Asthma and Smoking

When you can’t breathe, nothing else matters.

This powerful message--found on the American Lung Association website--couldn't be more truthful. If you suffer from asthma and/or other respiratory diseases, the heat, chemicals, and smoke from cigarettes is the last thing your lungs need.

“Asthma and smoking simply don’t mix,” a pulmonologist once told me.

Asthma affects both children and adults and can be life threatening. Deaths due to asthma number over 3300 every year, according to the Allergy and Asthma Foundation. Many deaths can be prevented by taking measures to treat symptoms before they worsen. Asthma symptoms include:

  • Chest tightness
  • Wheezing
  • Coughing
  • Shortness of breath/difficulty breathing

Avoiding asthma triggers and regular use of a controller inhaler are key to preventing asthma exacerbations. One such trigger to avoid is tobacco smoke, including smoke from pipes, cigars or cigarettes. According to theCenters for Disease Control and Prevention, 21% of U.S. adults smokeand have asthma. If you have asthma and smoke, quitting is one of the best things you can do for your lung’s health and for the health of your children’s lungs.

Children are particularly susceptible to lung irritants as their bodies are much smaller. Childhood asthma affects 7.1 million children under the age of 18. Smoking during pregnancy can potentially affect newborn lung development and increase risk of childhood asthma.

While, to date, there is insufficient data to show that smoking and secondhand smoke cause asthma, it does make asthma symptoms worse.  Tobacco smoke, whether inhaled directly (mainstream smoke) or indirectly (passive smoke) irritates the airways and causes a chain reaction including inflammation of the airways, tightening of airway muscles, and increased mucus production, all of which contribute to the narrowing and obstruction of the airways.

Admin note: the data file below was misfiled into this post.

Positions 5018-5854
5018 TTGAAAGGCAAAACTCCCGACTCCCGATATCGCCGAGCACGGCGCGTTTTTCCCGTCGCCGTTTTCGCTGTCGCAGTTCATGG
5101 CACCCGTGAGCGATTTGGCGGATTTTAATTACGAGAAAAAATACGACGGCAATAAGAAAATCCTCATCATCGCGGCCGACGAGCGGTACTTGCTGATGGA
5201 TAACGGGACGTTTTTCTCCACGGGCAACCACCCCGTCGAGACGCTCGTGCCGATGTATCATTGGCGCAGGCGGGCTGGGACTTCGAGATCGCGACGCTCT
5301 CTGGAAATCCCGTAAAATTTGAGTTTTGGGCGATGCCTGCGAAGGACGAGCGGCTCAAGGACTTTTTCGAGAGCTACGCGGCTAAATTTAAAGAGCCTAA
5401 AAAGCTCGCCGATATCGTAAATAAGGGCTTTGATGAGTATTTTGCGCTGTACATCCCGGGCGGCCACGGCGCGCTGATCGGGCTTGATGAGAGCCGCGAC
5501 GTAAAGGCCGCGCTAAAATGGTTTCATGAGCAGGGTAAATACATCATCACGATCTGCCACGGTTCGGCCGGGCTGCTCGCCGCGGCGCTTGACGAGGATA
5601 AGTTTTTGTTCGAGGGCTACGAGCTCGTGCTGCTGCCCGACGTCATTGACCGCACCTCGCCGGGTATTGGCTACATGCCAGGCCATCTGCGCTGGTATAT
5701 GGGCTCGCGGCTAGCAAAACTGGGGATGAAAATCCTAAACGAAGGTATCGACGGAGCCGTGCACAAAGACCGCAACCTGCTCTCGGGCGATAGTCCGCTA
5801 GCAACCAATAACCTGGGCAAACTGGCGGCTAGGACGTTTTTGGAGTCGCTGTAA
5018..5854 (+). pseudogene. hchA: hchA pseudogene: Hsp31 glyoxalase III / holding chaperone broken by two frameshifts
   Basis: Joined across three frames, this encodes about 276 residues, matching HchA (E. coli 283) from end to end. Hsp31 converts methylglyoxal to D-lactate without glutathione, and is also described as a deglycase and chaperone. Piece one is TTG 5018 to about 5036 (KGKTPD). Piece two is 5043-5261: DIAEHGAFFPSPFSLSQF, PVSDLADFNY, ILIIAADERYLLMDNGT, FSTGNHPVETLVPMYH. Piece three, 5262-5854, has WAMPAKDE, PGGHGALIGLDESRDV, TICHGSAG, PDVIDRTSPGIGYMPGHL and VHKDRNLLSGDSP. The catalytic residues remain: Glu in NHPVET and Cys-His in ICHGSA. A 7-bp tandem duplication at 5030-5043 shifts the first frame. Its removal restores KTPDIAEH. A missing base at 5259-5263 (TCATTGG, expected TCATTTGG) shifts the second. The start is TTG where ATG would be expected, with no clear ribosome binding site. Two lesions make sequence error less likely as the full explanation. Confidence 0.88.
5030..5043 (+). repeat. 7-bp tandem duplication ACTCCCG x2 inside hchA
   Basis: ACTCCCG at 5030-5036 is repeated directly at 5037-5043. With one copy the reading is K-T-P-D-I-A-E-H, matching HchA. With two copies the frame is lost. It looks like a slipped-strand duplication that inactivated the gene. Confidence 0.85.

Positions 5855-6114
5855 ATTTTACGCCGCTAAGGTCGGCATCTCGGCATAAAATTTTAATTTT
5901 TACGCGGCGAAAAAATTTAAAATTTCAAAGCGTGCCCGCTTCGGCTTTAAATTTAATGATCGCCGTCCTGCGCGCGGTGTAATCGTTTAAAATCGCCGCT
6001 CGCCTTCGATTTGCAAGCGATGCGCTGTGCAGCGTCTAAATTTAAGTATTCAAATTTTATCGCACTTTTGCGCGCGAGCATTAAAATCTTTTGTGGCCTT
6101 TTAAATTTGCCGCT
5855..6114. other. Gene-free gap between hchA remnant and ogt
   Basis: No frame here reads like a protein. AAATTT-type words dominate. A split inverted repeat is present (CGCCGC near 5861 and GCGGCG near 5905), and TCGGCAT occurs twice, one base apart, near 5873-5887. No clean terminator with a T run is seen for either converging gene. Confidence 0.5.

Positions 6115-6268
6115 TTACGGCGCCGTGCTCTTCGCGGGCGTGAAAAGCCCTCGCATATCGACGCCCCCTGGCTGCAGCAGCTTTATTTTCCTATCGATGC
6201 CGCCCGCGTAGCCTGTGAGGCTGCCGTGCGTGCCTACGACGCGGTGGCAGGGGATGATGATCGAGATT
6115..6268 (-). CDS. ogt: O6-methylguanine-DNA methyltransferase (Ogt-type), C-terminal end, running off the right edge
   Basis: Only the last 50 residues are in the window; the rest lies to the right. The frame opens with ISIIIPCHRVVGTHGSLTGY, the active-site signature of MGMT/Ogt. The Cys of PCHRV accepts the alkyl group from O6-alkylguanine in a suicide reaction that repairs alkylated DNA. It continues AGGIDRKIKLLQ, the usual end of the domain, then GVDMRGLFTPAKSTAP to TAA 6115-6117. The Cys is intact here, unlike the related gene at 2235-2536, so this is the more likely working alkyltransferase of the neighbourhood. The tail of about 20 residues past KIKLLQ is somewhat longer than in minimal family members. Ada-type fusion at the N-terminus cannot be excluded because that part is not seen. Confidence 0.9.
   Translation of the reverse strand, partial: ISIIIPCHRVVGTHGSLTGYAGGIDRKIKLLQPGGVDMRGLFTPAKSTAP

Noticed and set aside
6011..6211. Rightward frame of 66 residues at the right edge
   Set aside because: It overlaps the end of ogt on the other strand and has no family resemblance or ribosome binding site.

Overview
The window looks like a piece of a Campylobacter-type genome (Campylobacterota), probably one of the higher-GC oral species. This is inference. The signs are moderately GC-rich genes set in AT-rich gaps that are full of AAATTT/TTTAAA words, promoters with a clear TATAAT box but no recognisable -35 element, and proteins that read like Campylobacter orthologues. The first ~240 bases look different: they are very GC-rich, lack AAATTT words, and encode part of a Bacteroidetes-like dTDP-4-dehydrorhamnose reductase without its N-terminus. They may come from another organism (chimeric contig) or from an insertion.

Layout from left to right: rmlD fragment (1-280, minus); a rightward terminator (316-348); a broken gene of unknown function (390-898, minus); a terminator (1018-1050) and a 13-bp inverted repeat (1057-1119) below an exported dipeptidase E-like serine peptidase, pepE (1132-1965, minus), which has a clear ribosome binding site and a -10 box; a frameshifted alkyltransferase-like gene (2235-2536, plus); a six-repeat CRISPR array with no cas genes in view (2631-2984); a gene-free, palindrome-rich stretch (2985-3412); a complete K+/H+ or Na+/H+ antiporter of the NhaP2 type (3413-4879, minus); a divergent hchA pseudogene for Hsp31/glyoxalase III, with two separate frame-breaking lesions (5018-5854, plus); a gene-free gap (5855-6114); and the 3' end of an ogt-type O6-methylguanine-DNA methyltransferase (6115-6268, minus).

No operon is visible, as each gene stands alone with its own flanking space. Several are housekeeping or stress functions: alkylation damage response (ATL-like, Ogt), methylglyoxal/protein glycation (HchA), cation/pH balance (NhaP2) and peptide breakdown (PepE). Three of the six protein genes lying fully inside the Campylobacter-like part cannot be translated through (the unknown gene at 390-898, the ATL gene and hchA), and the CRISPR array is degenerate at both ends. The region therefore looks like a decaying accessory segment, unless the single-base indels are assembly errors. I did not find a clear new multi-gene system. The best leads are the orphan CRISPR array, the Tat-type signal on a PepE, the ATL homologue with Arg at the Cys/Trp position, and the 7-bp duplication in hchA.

When you quit smoking, you effectively remove a huge source of lung irritation and will notice better asthma control and fewer flare-ups. It is possible, however, that you may notice an initial worsening of asthma symptoms--increased chest tightness, difficulty breathing, coughing, and mucus production. But do not despair!  What may appear to be an excacerbation of your asthma is the contrary: your body is healing. Think of it this way: it’s almost if you are not used to breathing without restriction (or if you haven’t breathed easily in the many years you probably smoked). These changes may act as a trigger to asthma symptoms (remember: people with asthma have "twitchy" lungs, meaning hyper-reactivity to anything that can potentially trigger a flare-up). But in the long run, your asthma should IMPROVE. Most folks notice a significant improvement in breathing after 90 days.

In the meantime, you may find yourself increasing your usage of a “rescue” inhaler, at least until symptoms improve. You might also try a warm bath or compress or breathing and relaxation exercises to help alleviate tight chest muscles.   

The bottom line: keeping your house smoke-free will leave you and your family breathing easier.